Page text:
Yukio Suzuki’s ‘Volatile Body Theory’ (揮発性身体論) at Edamitsu Theatre Festival: Review
Review by Matt Perkins, (Nov. 2012)
Once a year the Edamitsu Iron Theatre, a small community theatre in Kitakyushu, becomes the hub of a lively theatre festival. Their adventurous program draws dance and theatre professionals from all over Japan. Edamitsu is an unexpected place to find an adventurous and well connected theatre and the venue is not easy to find for non-Japanese native speakers. You are probably more likely to come to Edamitsu for ‘Space World’. Yet the Edamitusu Iron Theatre has carved out for itself a local niche a little more modest than the skyline slashing peaks of the roller-coasters. It was hard not to be infected by the obvious fondness the staff and the audience had for their theatre. After a little digging, and thanks to a performance arts website with listings for Fukuoka (Japan Contemporary Dance Network) I was able to attend a production by Yukio Suzuki’s company 金魚 (Kin-gyo – Goldfish).
Yukio Suzuki entered the space alone. As a spotlight slowly came up on the dancer he began to twitch. The lounge jazz soundtrack was frequently interrupted by unnerving metal percussion. The audience were never at ease. Suzuki moved in detail to each subtle change in the syncopated rhythm. He awkwardly mimed his way through scenes of city life. One moment found him grasping for the handles of taxi doors as they were yanked away from him, half dragging him with them. The production was incredibly physical and his sequence of contortionistic feats, the violent way in which he hurled himself around the stage, never let up for a moment.
Suzuki enjoyed playing, on several occasions, with his company’s odd name ‘Goldfish’. After collapsing in the middle of the stage, the audience heard the sound of bubbling water was played over the speakers, the kind of blue-noise you hear when you jump in the deep end. It grew louder and oppressive, more jacuzzi than fish-tank. Three light-bulbs steadily grew brighter. They were round, bulbous and old-fashioned looking things. Suzuki spent a long time enjoying one particular light. He moved less like a fish than an insect, handling this ball of light like an ant hefting around a precious breadcrumb. He held it in the crook of his knee before shifting it seamlessly to the space between his legs, tucked under his bum. He was quite something to watch when the light from the bulb, cradled in his arms, cast pincer-shadows around the small box of the studio space.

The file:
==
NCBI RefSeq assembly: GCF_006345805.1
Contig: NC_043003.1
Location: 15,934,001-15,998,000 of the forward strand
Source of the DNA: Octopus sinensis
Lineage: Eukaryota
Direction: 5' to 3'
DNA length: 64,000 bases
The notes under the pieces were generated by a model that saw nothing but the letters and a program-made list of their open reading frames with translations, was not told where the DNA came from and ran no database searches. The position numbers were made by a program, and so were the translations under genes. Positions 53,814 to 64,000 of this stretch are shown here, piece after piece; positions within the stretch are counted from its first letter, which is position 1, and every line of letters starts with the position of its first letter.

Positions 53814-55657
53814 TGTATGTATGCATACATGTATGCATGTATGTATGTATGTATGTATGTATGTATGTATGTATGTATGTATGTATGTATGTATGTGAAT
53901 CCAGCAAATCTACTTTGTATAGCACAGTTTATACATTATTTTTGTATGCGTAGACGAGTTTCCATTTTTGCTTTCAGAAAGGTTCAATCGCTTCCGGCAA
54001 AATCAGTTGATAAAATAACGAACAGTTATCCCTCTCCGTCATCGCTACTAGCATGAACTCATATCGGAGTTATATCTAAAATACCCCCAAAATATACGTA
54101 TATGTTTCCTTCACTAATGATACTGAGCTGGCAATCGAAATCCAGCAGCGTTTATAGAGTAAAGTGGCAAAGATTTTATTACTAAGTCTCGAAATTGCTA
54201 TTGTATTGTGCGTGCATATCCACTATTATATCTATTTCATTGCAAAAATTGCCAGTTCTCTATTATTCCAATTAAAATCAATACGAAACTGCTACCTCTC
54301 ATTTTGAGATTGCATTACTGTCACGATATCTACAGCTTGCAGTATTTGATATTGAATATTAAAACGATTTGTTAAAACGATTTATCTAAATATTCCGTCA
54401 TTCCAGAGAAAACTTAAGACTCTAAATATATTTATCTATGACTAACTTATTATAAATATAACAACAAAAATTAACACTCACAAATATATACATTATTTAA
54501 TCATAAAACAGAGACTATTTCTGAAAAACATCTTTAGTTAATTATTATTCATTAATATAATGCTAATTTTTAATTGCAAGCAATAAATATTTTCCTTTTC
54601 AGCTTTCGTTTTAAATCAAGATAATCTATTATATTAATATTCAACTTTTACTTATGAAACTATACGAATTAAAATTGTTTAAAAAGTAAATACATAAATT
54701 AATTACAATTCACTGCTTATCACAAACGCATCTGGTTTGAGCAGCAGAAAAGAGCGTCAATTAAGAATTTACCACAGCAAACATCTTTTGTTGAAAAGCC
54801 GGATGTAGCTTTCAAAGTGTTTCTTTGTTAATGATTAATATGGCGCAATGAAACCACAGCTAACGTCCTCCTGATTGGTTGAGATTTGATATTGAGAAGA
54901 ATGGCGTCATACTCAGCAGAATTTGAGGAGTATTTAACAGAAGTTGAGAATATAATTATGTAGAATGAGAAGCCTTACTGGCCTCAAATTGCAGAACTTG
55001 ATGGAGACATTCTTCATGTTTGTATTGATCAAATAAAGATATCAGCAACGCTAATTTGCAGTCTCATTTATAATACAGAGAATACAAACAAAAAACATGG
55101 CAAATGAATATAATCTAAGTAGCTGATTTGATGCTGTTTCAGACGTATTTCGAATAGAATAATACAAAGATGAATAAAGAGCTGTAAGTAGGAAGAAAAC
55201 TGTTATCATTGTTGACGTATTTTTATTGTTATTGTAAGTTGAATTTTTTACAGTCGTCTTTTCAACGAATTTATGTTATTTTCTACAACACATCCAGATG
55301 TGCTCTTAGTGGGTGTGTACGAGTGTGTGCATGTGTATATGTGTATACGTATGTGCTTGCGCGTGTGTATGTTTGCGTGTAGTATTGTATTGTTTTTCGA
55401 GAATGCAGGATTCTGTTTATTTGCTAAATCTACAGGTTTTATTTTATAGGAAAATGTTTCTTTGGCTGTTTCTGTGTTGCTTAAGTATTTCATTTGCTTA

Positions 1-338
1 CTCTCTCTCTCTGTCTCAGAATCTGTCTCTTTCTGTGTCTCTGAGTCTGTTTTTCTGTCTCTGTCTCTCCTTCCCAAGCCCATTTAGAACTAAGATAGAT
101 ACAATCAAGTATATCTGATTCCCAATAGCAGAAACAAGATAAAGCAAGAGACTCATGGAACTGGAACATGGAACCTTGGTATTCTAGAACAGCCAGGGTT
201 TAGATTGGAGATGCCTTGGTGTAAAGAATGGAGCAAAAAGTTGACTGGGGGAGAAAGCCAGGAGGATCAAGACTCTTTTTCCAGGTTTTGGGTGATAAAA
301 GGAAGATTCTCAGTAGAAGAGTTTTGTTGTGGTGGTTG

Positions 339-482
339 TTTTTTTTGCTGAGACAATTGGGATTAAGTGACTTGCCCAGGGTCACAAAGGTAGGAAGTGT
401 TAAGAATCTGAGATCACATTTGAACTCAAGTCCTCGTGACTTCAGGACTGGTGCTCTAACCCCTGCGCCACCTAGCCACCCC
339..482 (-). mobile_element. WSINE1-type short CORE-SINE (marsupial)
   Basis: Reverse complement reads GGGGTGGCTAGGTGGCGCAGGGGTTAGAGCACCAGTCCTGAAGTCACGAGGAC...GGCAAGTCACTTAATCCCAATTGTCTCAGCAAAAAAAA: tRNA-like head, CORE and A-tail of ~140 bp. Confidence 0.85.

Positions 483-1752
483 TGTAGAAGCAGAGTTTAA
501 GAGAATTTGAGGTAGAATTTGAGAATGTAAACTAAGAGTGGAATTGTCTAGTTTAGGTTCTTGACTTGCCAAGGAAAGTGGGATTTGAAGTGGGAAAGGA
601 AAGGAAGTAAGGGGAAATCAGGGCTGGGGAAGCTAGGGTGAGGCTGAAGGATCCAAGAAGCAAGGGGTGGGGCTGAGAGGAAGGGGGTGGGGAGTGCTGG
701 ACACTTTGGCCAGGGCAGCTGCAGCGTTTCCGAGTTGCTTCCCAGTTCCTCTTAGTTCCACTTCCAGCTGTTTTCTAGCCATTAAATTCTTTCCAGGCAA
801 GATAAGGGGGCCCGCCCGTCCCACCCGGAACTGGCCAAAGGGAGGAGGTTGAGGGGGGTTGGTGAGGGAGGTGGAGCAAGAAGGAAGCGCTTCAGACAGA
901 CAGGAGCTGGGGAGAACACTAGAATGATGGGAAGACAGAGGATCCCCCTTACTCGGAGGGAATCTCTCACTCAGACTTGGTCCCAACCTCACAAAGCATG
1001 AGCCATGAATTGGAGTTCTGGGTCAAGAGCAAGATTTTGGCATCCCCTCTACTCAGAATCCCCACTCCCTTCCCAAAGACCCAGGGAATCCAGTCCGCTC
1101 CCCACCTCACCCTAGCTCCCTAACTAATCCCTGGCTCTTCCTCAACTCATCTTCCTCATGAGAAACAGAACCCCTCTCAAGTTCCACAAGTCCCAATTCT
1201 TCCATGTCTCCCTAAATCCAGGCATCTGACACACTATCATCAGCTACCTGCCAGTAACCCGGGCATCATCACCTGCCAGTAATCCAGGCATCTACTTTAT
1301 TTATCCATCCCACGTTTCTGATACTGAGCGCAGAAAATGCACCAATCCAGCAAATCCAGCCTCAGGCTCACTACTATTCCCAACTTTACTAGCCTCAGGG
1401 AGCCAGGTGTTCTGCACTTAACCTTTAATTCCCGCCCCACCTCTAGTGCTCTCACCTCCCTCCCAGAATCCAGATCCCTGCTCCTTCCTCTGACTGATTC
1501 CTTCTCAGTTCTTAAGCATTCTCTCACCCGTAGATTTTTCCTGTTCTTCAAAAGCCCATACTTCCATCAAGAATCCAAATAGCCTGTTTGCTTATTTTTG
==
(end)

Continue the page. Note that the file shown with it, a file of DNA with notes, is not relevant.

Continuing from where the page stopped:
Towards the end of his first dance, Suzuki took up the bulb on its wire and began to swing it around his head. He slowly approached the audience with the bulb. The danger felt quite real. As he swung the light above our heads it seemed that the arrogant, frizzy haired dancer, in his dream state, might have done anything.
He was a show off but he was excellent. He was very forensic with his movements and you flinched whenever he touched the hot bulbs to his hand, his wrist, his bare neck. He cast himself, in this dance, as someone completely incapable of contact with others. This was fascinating because as a person he was extremely generous. Even during his bows he began talking familiarly with the audience and reminding them that, the next day, there would be a question and answer session and a workshop.
I still don’t know who the theatre is for. Edamitsu locals? The flotsam and jetsam who break of from tours of Space World? Perhaps more likely is that the community is pretty tight and that running the theatre is a tough labour of love. The space is also used for classes and workshops. Its a long way from the centre of town but the atmosphere and quality of the performances should make the journey well worth the effort.
There’s more information on Suzuki’s dance company on their facebook group.
The Edamitsu Iron Mall Theatre Festival is running until 23rd December.
Suho no shiroi uma mitaini ‘Like Suho’s White Horse’
Nagai Utage ‘The Long Party’
I studied English Language and Literature at Oxford University and am currently studying Japanese at the Japan University of Economics in Fukuoka. I enjoy writing, directing and watching plays, theatre and dance. I am interested in learning more about Japan’s performing arts. As it can be tricky, especially with elementary Japanese, to track down the best shows I started this guide as a way to help English speakers stay up to date with what’s on. Keep checking the Fukuoka Now blog for up to date information about the performing arts in Fukuoka.